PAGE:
Help save an 1817 rowhouse on the Bowery
HDC needs your help. On Thursday, the City Council is going to vote on the landmark designation of an 1817 Federal-style rowhouse in Lower Manhattan and we have reason to fear that they will overturn its landmark status so that a commercial tower can be developed on its site. We need you to contact the Chair of the Landmarks Subcommittee Councilmember Brad Lander, [email protected] and your personal Council member to vote in favor of upholding the landmark designation of 135 Bowery. If allowed, this vetoing of the designation would be the latest – and most egregious – example of the out-of-balance politicization of preservation in New York. It would circumvent the established and balanced Landmark process and risks instituting what has become defacto owner consent requirement for designation.
The Case of 135 Bowery
Built circa 1817, the Hardenbrook Somarindyck House at 135 Bowery was designated as an individual New York City landmark on June 28, 2011. In moving to protect this building, the Landmarks Preservation Commission noted the building’s age and style, the integrity of its historic form and materials and its significance as a rare survivor from the period of the lower Bowery’s history as an elite neighborhood in the post-Revolutionary War era. The house was also linked with prominent New York families for over 150 years.
At the Public Hearing, several community groups and residents spoke in favor of its designation, including representatives of local Council member Margaret Chin. The owner opposed the move, claiming that the house was in too poor a condition to reuse. With the consent of the owner, the LPC assessed the property with Department of Buildings Forensic Engineer Timothy Lynch, who opined that it was in good enough condition to be preserved.
The owner also claimed that redeveloping the property would be prohibitively expensive and it would be a financial hardship for him if the building was landmarked. The City Planning Commission reviewed the site and found that there are approximately 5,224 sq. feet of air rights available for transfer and seven potential receiving sites for them. Furthermore, unlike the owners at 334 Bowery or the First Avenue Estates, the owner has not filed for an allowable proposal under the hardship proceedings of the Landmarks Law, which could permit him to greatly alter or even demolish the building if he could prove financial hardship. Instead, his strategy seems to be based on getting the City Council to overturn the designation – which would allow him to develop the site into a small commercial tower.
CM Chin has indicated to community members that she is leaning towards advocating to overturn the designation; feeling that the economic development potential of the project would have more benefit to the community than the preservation of its past.
Furthermore, the owner has approached the CM’s office in order to try to partially open the new development to community-oriented businesses.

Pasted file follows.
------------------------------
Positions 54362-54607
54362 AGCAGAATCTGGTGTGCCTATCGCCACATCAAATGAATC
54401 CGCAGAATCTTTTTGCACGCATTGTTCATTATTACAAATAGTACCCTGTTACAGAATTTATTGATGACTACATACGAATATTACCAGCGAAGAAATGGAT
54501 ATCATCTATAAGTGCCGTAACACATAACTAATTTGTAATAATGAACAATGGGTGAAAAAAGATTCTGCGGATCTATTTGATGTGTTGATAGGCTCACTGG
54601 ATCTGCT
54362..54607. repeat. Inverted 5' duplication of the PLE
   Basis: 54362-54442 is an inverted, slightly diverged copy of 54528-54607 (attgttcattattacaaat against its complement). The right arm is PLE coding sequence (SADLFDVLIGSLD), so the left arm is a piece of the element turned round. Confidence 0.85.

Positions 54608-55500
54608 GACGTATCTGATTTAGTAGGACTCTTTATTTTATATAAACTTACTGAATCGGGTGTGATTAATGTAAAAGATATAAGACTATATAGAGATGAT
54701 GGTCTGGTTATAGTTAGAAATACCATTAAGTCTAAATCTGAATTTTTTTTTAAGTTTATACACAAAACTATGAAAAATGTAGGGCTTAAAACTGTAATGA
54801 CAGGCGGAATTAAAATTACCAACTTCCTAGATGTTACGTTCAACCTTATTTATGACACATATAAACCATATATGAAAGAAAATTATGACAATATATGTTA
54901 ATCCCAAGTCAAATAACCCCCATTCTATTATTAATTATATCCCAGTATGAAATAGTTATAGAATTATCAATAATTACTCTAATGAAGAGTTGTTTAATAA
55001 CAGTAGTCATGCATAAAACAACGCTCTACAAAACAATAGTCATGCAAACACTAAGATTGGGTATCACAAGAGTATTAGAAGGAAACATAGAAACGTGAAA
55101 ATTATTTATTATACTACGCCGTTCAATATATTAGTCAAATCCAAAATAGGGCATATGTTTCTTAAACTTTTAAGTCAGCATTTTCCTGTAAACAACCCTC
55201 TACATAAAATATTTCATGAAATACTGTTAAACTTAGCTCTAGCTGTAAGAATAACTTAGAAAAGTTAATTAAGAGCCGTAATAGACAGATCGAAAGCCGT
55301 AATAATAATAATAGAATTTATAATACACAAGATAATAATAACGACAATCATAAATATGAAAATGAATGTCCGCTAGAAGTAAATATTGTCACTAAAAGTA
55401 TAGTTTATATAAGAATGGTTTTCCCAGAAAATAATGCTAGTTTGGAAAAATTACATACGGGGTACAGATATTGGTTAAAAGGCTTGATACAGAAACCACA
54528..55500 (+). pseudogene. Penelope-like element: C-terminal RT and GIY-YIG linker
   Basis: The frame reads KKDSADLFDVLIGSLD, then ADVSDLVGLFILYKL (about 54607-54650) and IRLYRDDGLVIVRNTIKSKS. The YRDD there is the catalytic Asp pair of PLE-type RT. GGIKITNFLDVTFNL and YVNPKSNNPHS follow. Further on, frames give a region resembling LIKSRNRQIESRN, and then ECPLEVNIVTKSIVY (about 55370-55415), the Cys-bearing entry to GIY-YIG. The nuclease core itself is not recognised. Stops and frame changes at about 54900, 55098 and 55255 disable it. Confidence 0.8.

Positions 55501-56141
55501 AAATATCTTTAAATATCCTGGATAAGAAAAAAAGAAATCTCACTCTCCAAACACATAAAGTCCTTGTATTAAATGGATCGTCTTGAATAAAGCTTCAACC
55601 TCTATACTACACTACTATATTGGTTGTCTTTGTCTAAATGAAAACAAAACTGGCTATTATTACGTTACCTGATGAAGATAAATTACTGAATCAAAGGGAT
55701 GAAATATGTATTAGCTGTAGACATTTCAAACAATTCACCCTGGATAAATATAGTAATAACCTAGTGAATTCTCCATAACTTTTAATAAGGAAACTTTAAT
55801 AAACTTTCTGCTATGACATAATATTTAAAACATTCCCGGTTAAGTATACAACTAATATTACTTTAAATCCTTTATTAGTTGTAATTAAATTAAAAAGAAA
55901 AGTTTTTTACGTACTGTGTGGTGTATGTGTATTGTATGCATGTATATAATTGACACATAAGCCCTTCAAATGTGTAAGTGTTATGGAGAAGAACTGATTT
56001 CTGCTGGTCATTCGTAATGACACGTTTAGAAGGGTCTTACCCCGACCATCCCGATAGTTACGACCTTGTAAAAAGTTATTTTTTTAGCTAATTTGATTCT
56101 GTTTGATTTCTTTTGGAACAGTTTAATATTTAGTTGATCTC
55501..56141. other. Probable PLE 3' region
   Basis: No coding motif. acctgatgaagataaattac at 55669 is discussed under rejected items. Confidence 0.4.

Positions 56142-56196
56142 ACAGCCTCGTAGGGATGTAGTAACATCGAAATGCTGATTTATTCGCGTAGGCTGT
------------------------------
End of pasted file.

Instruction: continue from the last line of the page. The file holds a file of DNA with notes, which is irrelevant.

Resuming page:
HDC strongly opposes the denial of landmark status for 135 Bowery.
· The building deserves to be preserved on its historic, architectural and cultural merits. It is a rare survivor of an early and under-represented era of NYC’s history, especially on the Bowery. Lower Manhattan residents and community members have long desired that the Bowery’s remarkable history be protected and have recently – with the help of supporters like CM Chin – gained some headway in preserving a few of the Bowery’s historic buildings. Losing an almost 200 –year-old structure would be a crushing blow to neighborhood revitalization and preservation efforts.
· This is an attempt to circumvent the Landmarks process. If the reason why the building can not be preserved is economic in nature, there is a well-documented hardship process to address and correct that. A summary de-designation is bad public policy and a waste of meager city resources.
· The Landmarks Law was established for the direct betterment of the city. Although the LPC works closely with owners, there is no designation requirement for direct owner consent. Denying a landmark designation simply because of owner objection would undermine the designation process and may have a chilling effect on future designations. If the Council acts to overturn this designation, it should be for the demonstrable enhancement of the community.
· The Landmarks Preservation Commission is typically loathe to designate a property over an owner’s opposition. In this instance, it was due in large part because the local CM was in support that the LPC took decisive action to protect this 194-year-old building. Turning back this designation is bound to have a chilling effect on designations throughout the city where owners are not joyously in favor of preservation regulations.
There is a public hearing of the City Council Subcommittee on Landmarks, Siting and Maritime Usage at 250 Broadway on Thursday, September 15 at 11am.
Please contact CM Lander and your personal Council member to show your support for preservation in New York – and please cc [email protected] so we know you’ve registered your concerns.
To find your Council member, see http://council.nyc.gov/html/members/members.shtml